“Mom, I’m not going to college, because I don’t want to get married.”
“When I die, I’m going to Kevin.”
“I want to be a teenager so I can use scissors.”
These words are just a sampling of the many revelations that come out of my four-year old son’s mouth each morning before school. He’s a preschooler in the "Caterpillar Room" at our church preschool, and for the most part, he enjoys learning. He loves the color orange, Spider-Man and invading his baby brother’s personal space with loads of hugs, kisses and the occasional eye poke.
Watching my son become a little person with likes, dislikes and wise remarks has been one of the greatest joys of motherhood, but it’s not without its stressors. Talk to me some other time about potty training, for instance. And the ever-present "mom guilt" is hard, made more difficult by scheduling challenges each week. Our preschool is offered from 8:40 to 11:40 Monday, Wednesday, and Friday. While that is probably an appropriate amount of time for a little human to be in a school setting, it’s really hard on me as a working mom.
Leaving work in the middle of the day to pick him up and take him to his in-home daycare provider is a luxury I have for my job, but many working moms don’t have the same flexibility.
In the Quad Cities, preschool for four-year old children is free (yes, free!) — but only for 10 hours each week.
What are parents supposed to do with the rest of those working hours? The majority of preschools in the Quad Cities do not provide wraparound care.
Preschool may seem like a nice-to-have, but research shows just how critical preschool is for preparing kids for kindergarten. If children aren’t prepared to learn when they enter grade school, they are less likely to catch up later and less likely to graduate from high school. Census figures from 2018 say that only 44.3 percent of 3- and 4-year olds in the Quad Cities attend preschool; among low-income 3- and 4-year olds, that number is 26.3 percent.
So what can we as a community do about it? I don’t pretend to be an expert on this topic, but as a mom who’s in the thick of it, solutions to these problems are vitally important — not just for the kids but to the employees of all of the institutions here in the Quad Cities.
Coming off of the weekend of the Big Table discussions, I know as a community we can probably come together to solve these problems as they relate to funding, access, and transportation:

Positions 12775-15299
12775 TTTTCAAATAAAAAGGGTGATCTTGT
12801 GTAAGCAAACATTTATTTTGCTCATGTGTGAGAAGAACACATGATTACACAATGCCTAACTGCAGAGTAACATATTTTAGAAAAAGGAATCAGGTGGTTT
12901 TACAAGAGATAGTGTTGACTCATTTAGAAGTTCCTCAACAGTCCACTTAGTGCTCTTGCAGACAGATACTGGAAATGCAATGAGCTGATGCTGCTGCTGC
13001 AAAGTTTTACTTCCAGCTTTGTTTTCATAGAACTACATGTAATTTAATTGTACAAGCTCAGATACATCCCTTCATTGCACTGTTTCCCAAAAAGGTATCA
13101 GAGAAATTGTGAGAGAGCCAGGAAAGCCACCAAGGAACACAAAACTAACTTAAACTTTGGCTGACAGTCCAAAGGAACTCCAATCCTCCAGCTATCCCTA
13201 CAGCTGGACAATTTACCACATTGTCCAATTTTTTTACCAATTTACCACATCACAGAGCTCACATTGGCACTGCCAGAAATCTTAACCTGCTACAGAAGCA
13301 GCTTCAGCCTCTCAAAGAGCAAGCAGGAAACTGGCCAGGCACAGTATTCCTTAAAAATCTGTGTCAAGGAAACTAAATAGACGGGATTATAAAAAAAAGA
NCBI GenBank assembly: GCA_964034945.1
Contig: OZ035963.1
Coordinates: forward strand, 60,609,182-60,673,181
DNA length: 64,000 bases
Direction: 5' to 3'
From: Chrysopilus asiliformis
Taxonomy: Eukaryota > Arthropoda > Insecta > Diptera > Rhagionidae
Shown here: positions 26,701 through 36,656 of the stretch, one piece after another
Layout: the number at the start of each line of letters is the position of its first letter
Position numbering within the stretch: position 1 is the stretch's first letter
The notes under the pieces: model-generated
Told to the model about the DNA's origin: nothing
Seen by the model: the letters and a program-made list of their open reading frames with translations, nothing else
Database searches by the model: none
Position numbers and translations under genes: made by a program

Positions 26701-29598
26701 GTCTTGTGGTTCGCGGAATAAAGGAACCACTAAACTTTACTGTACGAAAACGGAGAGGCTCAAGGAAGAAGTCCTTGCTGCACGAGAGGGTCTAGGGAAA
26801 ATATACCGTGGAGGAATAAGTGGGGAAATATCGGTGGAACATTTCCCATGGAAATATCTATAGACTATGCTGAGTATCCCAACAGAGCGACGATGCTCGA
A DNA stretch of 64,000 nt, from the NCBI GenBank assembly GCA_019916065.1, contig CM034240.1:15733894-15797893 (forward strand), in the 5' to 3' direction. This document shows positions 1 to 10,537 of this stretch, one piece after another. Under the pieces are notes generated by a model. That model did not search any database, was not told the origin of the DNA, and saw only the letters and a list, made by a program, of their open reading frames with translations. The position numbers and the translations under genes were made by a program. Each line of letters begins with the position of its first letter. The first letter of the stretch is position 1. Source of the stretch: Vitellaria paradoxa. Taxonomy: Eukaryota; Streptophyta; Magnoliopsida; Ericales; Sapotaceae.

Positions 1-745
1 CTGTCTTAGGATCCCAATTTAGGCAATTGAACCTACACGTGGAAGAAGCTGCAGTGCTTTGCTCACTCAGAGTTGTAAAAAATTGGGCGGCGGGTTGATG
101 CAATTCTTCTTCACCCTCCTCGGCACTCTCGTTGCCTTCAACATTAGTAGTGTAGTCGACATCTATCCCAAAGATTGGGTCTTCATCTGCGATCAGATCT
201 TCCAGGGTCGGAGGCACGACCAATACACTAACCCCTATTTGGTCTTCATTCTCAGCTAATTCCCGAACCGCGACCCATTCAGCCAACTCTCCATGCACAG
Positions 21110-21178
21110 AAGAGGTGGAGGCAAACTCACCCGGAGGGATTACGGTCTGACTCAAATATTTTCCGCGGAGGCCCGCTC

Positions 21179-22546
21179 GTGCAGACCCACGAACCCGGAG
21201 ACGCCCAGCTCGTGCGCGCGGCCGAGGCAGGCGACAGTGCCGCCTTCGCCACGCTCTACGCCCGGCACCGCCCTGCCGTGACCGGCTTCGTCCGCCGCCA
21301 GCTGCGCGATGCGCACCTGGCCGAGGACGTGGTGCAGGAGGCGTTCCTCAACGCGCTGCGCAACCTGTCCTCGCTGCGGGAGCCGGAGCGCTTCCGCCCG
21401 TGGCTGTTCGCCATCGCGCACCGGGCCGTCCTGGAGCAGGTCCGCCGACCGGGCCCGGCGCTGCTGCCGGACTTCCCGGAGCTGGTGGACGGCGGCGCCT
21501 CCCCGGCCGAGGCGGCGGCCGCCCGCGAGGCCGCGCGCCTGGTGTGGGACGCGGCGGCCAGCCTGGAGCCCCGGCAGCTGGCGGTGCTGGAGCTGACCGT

1. Daycare centers that offer wraparound care with preschool face funding challenges, so increasing daycare center funding is a good place to start. This will allow current centers to pay competitive wages to qualified teachers and improve access.
2. We need to increase access. There are 16,813 children age five and under in working families in Scott and Rock Island counties, but there is only capacity for 13,594 in qualified care centers.
3. Transportation from preschool to in-home or daycare centers is difficult for me (and I admit coming from a place of privilege), so imagine the burden it places on single-parent households or families with less means.
If you aren’t sure how the daycare/preschool problem personally affects you because you don’t have a preschooler living at your house, let me put it this way: If I didn’t have preschool drop off and pick up, I would gain back two working hours per day, which equates to 270 hours during the nine-month school year. Businesses in the United States lose $3 billion annually due to employee absenteeism resulting from childcare challenges. Now, before you call my boss to report my absences, I make up for that time with after-hours and weekend work. Having a flexible work arrangement helps ensure my son has preschool, but there is that trade-off. Families without this flexibility may have to do without preschool altogether.
Preschool is a chance for every kid in the Quad Cities to grow skills necessary to succeed. For my little preschooler, success means being Spider-Man. Let’s all be superheroes for our Quad Cities kids and help preschool be the end game for all.